Cluck No! Crystal Lake Bans Residential Chickens
A tied council vote nixed the possibility of revising the ordinance prohibiting residents from keeping chickens within the city limits.
Erik Blome’s chickens won’t be coming home to roost after the Crystal Lake City Council voted down a resolution allowing residents to have a limited number of chickens on their properties.
Earlier this year, the city ordered Blome to remove his four hens from his Crystal Lake residence or pay a fine. Reluctantly, he sent them out of the area, their fate in limbo.
Told the family pets were farm animals, the city said he was in violation of a city code prohibiting them on residential property.
Blome launched a campaign urging the city to change the ordinance to allow residents to have a limited number of hens on their properties. The campaign drew a large number of supporters not only in Crystal Lake, but in surrounding McHenry County communities as well. He and supporters asked the city council to reconsider the ordinance during its July 5 meeting.
As a result of the effort, the city initiated an investigation into the feasibility of revising the ordinance to allow hens. A study conducted by the Engineering and Building and Planning and Economic Development departments collected facts about chickens, noted concerns such as disease and nuisances and surveyed residents and surrounding communities favoring “backyard chicken farms.”
The results were presented to the city council at its Aug. 16 meeting, and were fiercely debated among council members.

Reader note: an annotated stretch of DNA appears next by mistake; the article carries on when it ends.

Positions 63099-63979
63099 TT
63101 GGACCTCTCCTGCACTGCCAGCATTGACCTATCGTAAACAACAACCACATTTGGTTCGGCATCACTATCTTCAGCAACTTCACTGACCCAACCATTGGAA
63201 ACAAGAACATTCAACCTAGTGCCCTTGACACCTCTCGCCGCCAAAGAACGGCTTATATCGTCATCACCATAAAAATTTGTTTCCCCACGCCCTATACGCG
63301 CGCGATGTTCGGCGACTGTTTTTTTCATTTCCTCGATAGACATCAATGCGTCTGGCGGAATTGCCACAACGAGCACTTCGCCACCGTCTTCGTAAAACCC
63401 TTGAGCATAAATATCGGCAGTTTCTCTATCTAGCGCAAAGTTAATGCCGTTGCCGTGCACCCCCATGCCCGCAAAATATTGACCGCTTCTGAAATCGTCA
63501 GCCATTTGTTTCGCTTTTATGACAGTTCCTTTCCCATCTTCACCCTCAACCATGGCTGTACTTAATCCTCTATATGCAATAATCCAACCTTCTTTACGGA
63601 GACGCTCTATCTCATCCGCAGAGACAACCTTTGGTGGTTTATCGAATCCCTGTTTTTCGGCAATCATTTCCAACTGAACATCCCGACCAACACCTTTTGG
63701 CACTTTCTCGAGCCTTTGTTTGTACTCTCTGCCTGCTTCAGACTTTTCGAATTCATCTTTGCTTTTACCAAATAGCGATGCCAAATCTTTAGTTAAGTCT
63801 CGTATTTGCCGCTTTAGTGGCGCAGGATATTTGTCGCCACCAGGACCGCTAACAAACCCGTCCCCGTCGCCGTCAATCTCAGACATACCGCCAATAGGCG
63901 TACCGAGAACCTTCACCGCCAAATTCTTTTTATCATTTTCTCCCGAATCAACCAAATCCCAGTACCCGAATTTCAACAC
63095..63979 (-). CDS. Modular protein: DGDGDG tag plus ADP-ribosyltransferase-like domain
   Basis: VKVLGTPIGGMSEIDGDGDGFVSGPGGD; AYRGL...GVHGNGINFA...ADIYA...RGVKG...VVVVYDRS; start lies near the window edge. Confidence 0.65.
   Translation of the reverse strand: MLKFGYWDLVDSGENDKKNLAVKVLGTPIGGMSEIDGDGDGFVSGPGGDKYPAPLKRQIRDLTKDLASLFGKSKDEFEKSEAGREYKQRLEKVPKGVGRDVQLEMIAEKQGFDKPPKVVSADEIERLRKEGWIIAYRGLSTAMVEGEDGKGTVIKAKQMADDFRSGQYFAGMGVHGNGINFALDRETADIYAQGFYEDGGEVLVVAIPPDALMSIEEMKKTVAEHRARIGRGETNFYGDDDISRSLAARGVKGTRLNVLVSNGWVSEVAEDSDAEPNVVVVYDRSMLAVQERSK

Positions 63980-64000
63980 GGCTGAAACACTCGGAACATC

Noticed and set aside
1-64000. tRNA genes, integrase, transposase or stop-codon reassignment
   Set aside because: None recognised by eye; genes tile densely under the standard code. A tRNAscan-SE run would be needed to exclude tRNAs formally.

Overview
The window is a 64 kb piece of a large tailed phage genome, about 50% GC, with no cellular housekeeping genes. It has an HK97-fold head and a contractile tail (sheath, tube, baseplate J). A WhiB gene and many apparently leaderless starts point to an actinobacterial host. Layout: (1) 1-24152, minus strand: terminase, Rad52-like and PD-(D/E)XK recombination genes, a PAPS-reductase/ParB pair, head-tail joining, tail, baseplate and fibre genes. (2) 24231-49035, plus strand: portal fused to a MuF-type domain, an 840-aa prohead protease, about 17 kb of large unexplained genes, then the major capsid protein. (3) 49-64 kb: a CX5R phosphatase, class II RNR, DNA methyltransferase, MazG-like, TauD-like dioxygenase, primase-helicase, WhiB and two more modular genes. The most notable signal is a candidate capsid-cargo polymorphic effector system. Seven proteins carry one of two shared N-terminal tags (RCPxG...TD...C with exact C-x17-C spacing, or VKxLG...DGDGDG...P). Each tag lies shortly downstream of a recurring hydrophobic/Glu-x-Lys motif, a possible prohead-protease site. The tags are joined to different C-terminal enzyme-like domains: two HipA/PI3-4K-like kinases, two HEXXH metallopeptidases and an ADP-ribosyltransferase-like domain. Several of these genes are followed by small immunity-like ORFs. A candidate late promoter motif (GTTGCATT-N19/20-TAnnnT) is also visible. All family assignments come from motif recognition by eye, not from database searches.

With Councilwoman Cathy Ferguson absent, the vote ended in a tie with Ralph Dawson and Ellen Brady Mueller voting it down and Carolyn Shofield, Jeff Thorson and Brett Hopkins supporting it.
Dawson said enforcing proposed restrictions on backyard chickens as outlined in the proposal would be problematic.
“If there’s a violation, where will we bring the chickens?” he asked.
Mayor Aaron Shepley also voted against the proposal, arguing that allowing hens might affect property values, might attract predatory animals and rodents, and that it potentially could open the door for residents who might want other farm animals as pets — such as goats and ducks.
“In my mind, it is the committee’s responsibility to provide for the welfare of the community,” he said.
He maintained it was not fiscally responsible to spend thousands of dollars more than it already had with the research project.
Had the measure been approved, the Planning and Zoning Commission would have initiated a public hearing to gather the public’s views about changing the ordinance that prohibits keeping chickens on residential property. Then the proposed ordinance changes would come before the council again for a final vote.
Shofield argued that shooting down the proposal at this stage deprived the community of the chance for dialogue with officials.
She said after hearing six supporters of Citizens for Chickens in Crystal Lake address the council at the Aug. 16 meeting and the number of supporters who completed the survey favoring the change, the city owed residents that courtesy.